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Freakonomics: A Rogue Economist Explores the Hidden Side of Everything - by Steven D. Levitt & Stephen J. Dubner Hardcover – Deckle Edge, May 1, 2005
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From Publishers Weekly
Copyright © Reed Business Information, a division of Reed Elsevier Inc. All rights reserved.
an excerpt from Chapter 1 [PDF 20kb]
- Item Weight : 1.1 pounds
- Hardcover : 242 pages
- ISBN-10 : 006073132X
- ISBN-13 : 978-0060731328
- Dimensions : 6.13 x 0.89 x 9 inches
- Publisher : William Morrow; 1st edition (May 1, 2005)
- Language: : English
- Best Sellers Rank: #272,682 in Books (See Top 100 in Books)
- Customer Reviews:
Top reviews from the United States
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The author's first chapter asks the question, what do school teachers and sumo wrestlers have in common? The heart of the issue is what motivates us? Money, punishment or recognition? How do we achieve goals? Who will cheat or how high do the stakes have to be for one to cheat? If a teacher's future is on the line, how far will they or anyone go in order to keep their job?
Or think about it this way, remember Enron? How far did greed push people? In the book, the economists use the example of the Chicago Public School system. Excellent example that will remain timeless.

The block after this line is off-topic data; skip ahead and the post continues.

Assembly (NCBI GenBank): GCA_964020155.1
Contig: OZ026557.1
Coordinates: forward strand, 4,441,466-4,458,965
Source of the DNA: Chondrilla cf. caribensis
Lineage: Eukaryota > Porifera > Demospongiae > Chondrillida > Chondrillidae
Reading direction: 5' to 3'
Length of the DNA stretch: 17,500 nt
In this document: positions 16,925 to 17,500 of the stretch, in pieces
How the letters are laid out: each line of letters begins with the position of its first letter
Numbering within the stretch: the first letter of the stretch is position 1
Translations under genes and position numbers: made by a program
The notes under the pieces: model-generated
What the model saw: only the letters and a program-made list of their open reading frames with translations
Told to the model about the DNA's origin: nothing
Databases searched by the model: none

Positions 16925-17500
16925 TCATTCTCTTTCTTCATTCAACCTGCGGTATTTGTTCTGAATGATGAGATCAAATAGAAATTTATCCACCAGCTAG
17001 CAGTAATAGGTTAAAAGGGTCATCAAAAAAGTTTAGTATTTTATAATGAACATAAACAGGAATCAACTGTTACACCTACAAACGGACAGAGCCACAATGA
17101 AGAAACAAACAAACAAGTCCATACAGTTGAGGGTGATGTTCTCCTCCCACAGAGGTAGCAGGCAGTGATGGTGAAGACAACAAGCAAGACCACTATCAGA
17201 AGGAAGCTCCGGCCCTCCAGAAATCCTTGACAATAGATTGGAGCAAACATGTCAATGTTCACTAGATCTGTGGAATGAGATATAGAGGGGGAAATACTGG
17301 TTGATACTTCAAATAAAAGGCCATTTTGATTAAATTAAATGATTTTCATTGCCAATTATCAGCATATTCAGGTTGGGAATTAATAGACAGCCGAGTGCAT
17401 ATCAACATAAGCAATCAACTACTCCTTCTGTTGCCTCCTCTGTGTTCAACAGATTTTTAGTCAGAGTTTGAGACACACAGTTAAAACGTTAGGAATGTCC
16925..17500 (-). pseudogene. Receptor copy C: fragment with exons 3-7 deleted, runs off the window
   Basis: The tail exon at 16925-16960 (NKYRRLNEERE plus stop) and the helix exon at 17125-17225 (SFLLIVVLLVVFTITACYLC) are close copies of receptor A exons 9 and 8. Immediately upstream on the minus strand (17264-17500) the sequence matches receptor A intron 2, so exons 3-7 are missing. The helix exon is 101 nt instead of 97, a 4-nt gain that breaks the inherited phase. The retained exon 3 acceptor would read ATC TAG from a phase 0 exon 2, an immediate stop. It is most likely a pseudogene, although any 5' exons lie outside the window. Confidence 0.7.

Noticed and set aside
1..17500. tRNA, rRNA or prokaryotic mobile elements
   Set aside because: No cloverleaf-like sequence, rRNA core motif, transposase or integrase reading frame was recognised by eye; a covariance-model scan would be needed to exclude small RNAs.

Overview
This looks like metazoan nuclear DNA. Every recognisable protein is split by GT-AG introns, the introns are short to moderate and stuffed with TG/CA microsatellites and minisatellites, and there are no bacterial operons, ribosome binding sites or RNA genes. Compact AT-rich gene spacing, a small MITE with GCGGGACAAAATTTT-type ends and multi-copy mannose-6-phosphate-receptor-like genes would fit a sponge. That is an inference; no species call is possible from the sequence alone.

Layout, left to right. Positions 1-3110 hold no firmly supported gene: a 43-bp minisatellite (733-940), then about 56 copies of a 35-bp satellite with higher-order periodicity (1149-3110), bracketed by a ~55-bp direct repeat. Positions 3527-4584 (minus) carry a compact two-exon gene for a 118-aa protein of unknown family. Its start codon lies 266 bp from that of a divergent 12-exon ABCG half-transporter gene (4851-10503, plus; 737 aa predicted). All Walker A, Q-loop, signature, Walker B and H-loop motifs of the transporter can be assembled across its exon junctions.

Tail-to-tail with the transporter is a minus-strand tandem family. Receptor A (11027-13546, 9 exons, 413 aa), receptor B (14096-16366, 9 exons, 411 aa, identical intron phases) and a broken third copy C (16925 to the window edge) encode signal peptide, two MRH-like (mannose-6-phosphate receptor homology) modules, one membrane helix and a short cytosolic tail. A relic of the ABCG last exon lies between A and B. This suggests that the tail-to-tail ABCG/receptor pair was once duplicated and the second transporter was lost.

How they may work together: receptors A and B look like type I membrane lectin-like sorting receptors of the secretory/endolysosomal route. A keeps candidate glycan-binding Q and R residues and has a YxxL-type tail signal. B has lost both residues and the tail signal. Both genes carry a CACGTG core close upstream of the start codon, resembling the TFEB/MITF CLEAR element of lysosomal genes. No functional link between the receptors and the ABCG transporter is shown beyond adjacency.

In chapter 2, they ask the question how is the Ku Klux Klan like a group of Real Estate Agents? You can't imagine they are, can you? Other than the Klan's power had grown and derived in large part because it hoarded information. If that information fells into the wrong hands, the group's advantage disappeared. The same can be said of real estate and life insurance agents. Think about the power of their information.
In Chapter 3 they ask, why do drug dealers still at home with Mom? They describe the gang, their perspective, unwritten circuitous rules, revenues, organizational structure, mercenary fighters and overall economics.
In Chapter 4 they ask where have all the criminals gone? They question the correlation of criminals, crime and the economics of unwanted children. In this chapter they evaluate the rise and fall of homicide and the correlation to abortion. The numbers are startling.
A refreshing read that makes one want for more.
Now that I have passed on that disclaimer - on to the review!
Freakonomics is more than a little misnomer - There is very little Economics involved (if any?). Almost all of what is discussed is actually Sociology and not Economics. Economics, by definition, is the allocation of scarce resources- you learn that on the first day of econ 101. And while "Freakonomics" does talk extensively about incentives and motivating factors, I still feel that is on the outside of the true Economics. There is, however, a fuzzy line where Sociology and Economics meet- and for the most part this is the area that "Freakonomics" lives.